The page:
5 min read
by Team Thinx | 11/21/2018
If you somehow managed to miss the Goop controversy about yoni eggs and/or have no idea what a yoni egg even is (welcome 👋), they’re egg-shaped crystals you can insert into your vagina. Why would you or anyone you know do such a thing? Because they’ve *allegedly* been used for thousands of years to enhance sexual prowess, youth, and vitality—three traits most of us would call desirable.
These days, yoni eggs are pushed by tons of manufacturers and wellness blogs as an ancient solution for everything from vaginal tightening, to period cramps, to achieving better orgasms, to ending bladder leaks. Gynos and women’s health professionals are up in arms about what the internet says these eggs are capable of, but some women who have used jade eggs swear they’ve built a better relationship with their bod as a result. Today’s question: To egg or not to egg?
I got answers across party lines from Lindsey Vestal, our pelvic health expert, and Vanessa Cuccia, the founder of jade egg company, Chakrubs. I learned there’s definitely a responsible way—and many, many irresponsible ways—to use jade eggs.
Honestly, if you’re someone who’s experiencing pelvic floor dysfunction (leaking and painful sex are just two of many possible symptoms), yoni eggs are a pretty hard no for you. Lindsey explains that one of her biggest trepidations around yoni eggs is that they perpetuate the same problematic ideas about our pelvic floor as Kegels.
Think about it: Yoni eggs are pretty heavy (they’re crystals, y’all) and most women think they’re supposed to leave them in for extended periods of time. That’s kind of like thinking you’ll build your biceps by walking around flexing them all day. The reality is that clenching your muscles for extended periods of time will cause fatigue, which can lead to soreness, pain, and general intensity of your symptoms.
Doctors also regularly warn of the dangers of any rock sitting in your canal. Because they’re porous, yoni eggs can be tough to clean thoroughly, which means you can put yourself at risk for infections like toxic shock syndromeand bacterial vaginosis.
As a purveyor of authentic jade eggs, Vanessa is also adamant that it’s “always a good idea to speak to your doctor before starting a practice as intimate as this.” She also adds that if you opt for an egg, purchasing it from a trusted source is super important. So many people are churning ‘em out these days that it’s easy to wind up with an egg that’s not made from crystal at all, which means you’re likely just squeezing some good ole’ translucent kitchen marble.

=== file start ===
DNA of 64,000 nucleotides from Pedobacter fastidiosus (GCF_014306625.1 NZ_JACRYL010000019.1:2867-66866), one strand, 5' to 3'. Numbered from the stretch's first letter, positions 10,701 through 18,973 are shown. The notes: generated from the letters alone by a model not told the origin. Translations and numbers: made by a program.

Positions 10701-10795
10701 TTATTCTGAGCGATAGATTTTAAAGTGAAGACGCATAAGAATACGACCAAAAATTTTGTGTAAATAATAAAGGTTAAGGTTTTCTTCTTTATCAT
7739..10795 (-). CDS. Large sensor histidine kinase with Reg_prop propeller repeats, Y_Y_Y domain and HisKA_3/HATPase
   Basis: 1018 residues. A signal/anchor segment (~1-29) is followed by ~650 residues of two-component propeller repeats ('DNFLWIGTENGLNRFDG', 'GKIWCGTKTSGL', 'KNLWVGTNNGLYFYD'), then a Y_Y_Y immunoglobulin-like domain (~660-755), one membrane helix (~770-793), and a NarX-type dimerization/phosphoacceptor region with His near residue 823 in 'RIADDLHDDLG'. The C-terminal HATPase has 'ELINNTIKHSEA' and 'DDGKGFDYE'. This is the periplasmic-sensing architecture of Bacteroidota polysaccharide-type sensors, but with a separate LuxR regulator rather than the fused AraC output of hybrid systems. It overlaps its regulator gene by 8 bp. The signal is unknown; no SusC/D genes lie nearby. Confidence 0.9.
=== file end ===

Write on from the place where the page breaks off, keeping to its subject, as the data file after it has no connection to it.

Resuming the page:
So if yoni eggs aren’t a proven cure for pelvic floor maladies, and they’ve been associated with legitimate medical risks, why bother? Vanessa explains that “an intentional practice with the egg strengthens the relationship people have with their vaginas,” which doesn’t sound like such a bad thing. They key word there, though, is “intentional.”
Lindsey says she’s never suggested a client incorporate jade eggs in their practice, and she’s never, ever known yoni eggs to improve a client’s medical condition. That said, she’s open-minded. What yoni eggs *do* offer is a chance to feel a little more connected with an area of your body—and with an allegedly ancient practice—that you might feel kind of dissociated from. If you’ve used a yoni egg and feel a particular connection to it, she can help re-incorporate it into your practice *after* the root of your pelvic floor dysfunction has been addressed, and *if* it’s deemed medically safe for your bod to squeeze crystals again.
Yoni eggs aren’t lethal weapons, but doctors warn against them for good reason. They aren’t medically-endorsed solutions for pelvic floor dysfunction (or medical maladies) of any kind, and if they’re used irresponsibly they can be dangerous. If you do want to connect with your down under and you opt for eggin’ around, make sure you consult with your doctor and always, always, always purchase from a trusted source.
What do you think? To egg or not to egg?
This article originally appeared in The Iconic.
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